27 August 2020

Book Review: Censoring an Iranian Love Story by Shahriar Mandanipour

This was an interesting read, though I must say that at times I felt like my interest was waning. In any case, everything considered, this book felt like it had something new to offer, and therefore I would say that I liked it.

See, it's actually a story about writing a novel in the Iranian context. So it isn't necessarily about two lovers, Sara and Dara. But rather, it is about the author, who is trying to write a story about Sara and Dara, knowing that the text has to pass through Iranian censors. And this is what makes things tricky.

There's three different typefaces that are used in the book. There is the normal font, which is used for texts where the author explains what he wants to do next. There's also the boldface font, which is intended to be the text of the novel that the author is writing. And there is the boldface text that is struck through, which is intended to show the parts of the text that the author himself censors, though it is still left for the reader to discern what they are. Altogether, it creates a multi-layered effect, a meta-novel of sorts, and this I must say, is ingenious.

There are magical realist elements in the novel. After all, if you're the author, where you are a character in the book, and you are a character writing a novel, where you have full control of what your characters do, then you can entertain fantastic turns of events. And yes, sometimes, the characters of the novel you're writing becomes more powerful than you. This novel definitely can be amusing at times. I also like the parts where the author (as a character in the book) starts to write certain passages, only to realise that this plot development is a dead end, and so he tells the reader to disregard the last chapter, since that would go nowhere. It definitely has a few tricks to keep the reader engaged.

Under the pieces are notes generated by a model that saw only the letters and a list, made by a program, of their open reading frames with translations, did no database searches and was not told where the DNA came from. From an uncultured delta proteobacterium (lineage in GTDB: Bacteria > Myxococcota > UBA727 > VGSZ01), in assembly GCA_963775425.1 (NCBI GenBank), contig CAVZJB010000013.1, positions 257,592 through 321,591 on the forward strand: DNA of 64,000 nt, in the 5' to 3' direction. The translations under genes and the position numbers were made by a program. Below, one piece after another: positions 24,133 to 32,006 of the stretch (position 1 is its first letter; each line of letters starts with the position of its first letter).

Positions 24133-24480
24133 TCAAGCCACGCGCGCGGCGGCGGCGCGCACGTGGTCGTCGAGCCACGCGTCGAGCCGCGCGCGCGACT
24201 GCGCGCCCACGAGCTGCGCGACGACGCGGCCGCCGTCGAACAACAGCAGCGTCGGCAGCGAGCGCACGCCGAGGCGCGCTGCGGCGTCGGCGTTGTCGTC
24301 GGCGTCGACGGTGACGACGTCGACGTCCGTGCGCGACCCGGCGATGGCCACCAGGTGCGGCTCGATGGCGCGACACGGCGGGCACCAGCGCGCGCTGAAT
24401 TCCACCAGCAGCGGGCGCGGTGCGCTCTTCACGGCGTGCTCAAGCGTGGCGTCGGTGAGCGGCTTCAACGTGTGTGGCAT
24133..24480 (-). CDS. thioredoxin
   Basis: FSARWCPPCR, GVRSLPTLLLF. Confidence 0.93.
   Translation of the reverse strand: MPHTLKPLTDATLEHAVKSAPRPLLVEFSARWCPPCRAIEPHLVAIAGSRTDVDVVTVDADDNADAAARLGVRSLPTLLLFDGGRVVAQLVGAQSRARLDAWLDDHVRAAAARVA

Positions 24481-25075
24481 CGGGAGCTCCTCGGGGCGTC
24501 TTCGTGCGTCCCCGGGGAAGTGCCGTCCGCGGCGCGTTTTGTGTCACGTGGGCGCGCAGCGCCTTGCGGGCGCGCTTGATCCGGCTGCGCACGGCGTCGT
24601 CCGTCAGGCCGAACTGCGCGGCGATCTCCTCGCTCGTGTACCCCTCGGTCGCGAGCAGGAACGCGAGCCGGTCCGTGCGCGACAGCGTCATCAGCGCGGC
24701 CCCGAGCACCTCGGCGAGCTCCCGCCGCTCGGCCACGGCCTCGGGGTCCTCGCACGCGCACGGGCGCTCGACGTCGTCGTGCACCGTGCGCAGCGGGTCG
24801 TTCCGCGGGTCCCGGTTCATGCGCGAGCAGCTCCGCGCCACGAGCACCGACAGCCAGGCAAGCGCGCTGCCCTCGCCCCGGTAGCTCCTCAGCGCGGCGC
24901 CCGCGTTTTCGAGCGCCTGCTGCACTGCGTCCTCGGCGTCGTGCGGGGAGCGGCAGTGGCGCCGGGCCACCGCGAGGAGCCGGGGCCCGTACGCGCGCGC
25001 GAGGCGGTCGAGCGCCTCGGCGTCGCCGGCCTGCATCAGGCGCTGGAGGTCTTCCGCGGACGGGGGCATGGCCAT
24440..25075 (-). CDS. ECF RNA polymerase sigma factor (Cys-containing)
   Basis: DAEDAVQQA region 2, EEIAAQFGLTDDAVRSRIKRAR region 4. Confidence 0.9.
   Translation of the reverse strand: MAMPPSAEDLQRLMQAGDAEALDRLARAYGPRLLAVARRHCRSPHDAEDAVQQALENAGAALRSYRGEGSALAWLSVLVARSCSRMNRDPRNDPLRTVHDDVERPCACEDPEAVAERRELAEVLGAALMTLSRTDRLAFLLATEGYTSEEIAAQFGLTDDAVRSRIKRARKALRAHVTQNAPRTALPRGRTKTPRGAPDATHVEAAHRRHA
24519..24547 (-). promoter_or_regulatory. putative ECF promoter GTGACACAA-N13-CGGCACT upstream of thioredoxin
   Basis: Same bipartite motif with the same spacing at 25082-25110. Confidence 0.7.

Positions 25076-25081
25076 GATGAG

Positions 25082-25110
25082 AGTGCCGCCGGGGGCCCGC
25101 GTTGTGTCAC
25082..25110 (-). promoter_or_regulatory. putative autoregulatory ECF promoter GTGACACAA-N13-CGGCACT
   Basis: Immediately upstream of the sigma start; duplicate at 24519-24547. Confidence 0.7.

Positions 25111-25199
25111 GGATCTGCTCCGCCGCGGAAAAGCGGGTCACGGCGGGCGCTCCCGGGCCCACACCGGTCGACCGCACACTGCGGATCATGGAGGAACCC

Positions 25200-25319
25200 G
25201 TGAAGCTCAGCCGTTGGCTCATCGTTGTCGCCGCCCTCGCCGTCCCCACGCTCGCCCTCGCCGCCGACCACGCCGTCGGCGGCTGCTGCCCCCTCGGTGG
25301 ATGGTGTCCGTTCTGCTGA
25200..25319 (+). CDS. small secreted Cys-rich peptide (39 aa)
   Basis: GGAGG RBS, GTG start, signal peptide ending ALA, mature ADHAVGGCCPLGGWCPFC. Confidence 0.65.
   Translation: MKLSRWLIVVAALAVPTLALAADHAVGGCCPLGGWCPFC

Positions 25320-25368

More importantly, however, I think this is a great piece showing how censorship has hindered the lives of plenty of Iranian writers. There are so many hoops and hurdles that one has to go through in order to have a book published, and this book makes that absolutely clear. Life in Iran can be surreal, though as I have learned by reading this book, as well as my own experiences visiting the country briefly a few years ago, the locals have also perfected a way of surviving pretty much whatever hardship life decides to throw their way.

Overall I enjoyed this book. It's a very cleverly written book, and something that I would recommend to others. I give it 4 out of 5 stars.

See my other book reviews here.

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